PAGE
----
Does anyone remember ephedra? About ten years ago one of the most popular as well as effective herbs in the industry, and sadly one of the most misused/abused, was regulated away. Whether this was good or bad policy really is a matter for historians, but the industry should be alert to the lessons that came from that time.
Energy supplements and drinks, especially those with high caffeine content are attracting a significant amount of negative media attention, and now the attention of legislators and regulators as well. The old adage that “all media, is good media” is not necessarily the truth here. Product developers and marketers should take the matter seriously and prepare to defend their positions as well as begin to look for alternative energy sources.
A distinction should be noted in natural vs. synthetic. Selling coffee, tea, or even supplements with natural sources of caffeine, will be looked at with different lenses and will not likely face the media or regulatory scrutiny coming down. On the other hand, companies selling supplements and beverages with high doses of caffeine and other stimulant compounds (not to mention DMAA), will likely be facing some tougher circumstances in the near future. This offers an opportunity for companies positioning themselves in the natural space, as well as those that accurately test and label their products.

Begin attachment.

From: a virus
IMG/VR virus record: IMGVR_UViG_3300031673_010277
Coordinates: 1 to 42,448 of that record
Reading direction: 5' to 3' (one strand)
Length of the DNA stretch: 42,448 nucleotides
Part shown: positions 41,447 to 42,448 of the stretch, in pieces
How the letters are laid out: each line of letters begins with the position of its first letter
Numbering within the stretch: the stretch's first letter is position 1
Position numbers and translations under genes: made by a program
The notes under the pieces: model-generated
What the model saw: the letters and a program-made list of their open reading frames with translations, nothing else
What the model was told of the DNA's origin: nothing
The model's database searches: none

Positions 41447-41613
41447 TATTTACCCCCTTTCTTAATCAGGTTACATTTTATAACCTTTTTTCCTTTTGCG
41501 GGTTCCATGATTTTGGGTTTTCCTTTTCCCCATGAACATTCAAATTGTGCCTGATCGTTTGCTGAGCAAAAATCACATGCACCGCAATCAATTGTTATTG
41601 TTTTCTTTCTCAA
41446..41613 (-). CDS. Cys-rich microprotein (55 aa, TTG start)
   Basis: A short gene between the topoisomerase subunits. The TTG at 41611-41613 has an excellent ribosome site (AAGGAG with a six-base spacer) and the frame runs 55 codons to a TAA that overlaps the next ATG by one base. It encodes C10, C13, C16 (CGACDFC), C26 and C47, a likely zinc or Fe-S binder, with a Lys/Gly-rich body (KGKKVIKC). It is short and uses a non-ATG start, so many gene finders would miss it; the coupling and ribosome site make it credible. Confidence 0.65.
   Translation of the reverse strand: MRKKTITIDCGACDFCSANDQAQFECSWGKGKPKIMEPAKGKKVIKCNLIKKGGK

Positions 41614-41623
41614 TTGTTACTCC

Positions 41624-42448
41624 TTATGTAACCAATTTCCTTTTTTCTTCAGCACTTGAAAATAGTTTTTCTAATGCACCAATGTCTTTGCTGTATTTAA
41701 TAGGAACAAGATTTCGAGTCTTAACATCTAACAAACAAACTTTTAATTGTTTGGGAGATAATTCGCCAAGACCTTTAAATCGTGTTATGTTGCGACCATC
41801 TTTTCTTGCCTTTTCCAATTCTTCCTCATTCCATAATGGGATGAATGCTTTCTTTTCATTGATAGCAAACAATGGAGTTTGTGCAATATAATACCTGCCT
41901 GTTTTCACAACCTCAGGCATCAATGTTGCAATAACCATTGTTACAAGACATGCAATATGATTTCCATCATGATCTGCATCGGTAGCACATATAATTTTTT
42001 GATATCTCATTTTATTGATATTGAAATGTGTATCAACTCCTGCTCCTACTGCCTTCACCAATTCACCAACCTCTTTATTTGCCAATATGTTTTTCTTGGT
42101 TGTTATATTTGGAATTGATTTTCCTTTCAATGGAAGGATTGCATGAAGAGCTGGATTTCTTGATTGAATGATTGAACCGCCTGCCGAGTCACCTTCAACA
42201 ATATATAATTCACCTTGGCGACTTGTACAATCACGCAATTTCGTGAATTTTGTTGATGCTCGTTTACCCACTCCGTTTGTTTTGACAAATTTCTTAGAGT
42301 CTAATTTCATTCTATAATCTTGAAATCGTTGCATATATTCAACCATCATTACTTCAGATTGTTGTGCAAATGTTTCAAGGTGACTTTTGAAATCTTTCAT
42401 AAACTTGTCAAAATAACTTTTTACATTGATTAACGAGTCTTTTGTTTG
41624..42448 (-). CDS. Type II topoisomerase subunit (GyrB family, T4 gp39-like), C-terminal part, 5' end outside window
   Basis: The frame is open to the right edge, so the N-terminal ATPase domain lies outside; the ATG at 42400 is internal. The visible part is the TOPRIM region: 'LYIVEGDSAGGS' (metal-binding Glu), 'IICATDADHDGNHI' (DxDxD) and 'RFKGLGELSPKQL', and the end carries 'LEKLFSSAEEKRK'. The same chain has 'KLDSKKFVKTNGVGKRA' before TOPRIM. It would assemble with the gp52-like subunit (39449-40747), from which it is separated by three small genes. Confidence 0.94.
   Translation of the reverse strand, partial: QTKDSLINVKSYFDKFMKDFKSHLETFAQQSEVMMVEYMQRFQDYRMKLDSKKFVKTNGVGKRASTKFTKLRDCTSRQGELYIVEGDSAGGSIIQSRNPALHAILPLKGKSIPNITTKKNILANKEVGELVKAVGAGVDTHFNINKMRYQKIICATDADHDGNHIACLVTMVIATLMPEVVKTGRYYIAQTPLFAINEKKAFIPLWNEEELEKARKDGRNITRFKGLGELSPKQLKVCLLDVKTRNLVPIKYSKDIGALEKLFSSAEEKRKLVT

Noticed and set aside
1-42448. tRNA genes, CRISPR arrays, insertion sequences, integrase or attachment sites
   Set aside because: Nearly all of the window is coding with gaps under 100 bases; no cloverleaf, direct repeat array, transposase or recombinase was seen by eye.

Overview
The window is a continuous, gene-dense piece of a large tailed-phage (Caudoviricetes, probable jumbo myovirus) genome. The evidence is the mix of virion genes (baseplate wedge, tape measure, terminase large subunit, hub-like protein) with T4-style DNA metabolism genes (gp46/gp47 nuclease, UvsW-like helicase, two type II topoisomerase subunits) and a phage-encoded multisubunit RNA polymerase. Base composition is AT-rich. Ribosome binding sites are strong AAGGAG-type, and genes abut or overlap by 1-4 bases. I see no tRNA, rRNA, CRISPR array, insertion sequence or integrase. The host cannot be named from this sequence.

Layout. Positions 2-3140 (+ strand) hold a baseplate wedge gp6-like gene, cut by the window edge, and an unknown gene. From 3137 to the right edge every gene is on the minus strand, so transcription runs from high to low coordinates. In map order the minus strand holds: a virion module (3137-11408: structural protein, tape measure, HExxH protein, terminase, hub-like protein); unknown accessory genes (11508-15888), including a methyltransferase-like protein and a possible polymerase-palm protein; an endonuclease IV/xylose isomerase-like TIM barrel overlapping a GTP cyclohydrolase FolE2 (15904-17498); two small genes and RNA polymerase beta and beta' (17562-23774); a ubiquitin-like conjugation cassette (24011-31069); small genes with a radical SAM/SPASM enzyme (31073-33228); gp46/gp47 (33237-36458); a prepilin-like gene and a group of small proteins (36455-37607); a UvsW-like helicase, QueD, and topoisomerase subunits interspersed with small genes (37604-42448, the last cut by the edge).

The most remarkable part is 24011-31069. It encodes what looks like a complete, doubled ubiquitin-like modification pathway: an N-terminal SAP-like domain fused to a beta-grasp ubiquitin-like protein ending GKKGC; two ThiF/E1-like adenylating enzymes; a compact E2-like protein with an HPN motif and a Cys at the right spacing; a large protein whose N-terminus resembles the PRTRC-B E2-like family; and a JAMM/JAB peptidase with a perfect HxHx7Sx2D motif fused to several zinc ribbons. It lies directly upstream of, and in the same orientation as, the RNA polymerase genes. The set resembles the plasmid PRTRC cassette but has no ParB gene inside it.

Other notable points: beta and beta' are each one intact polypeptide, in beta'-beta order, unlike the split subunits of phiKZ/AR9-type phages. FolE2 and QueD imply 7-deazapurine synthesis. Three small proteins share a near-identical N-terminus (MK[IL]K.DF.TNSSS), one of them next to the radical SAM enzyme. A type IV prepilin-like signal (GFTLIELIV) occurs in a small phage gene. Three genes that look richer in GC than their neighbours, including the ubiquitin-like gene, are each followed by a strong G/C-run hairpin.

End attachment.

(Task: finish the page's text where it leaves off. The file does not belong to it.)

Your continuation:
Similarly, there will be opportunities for companies that develop new energy products, that do not necessarily rely on caffeine. Some old favorites, like ginseng, could be making a comeback. Along with new ingredients like theanine, the industry could reinvent the category with different “flavors” to energy. This is because energy means many things to many people and not all energy is the same. The industry is already doing a great job segmenting the energy category and it is very likely this trend will continue for a good time to come.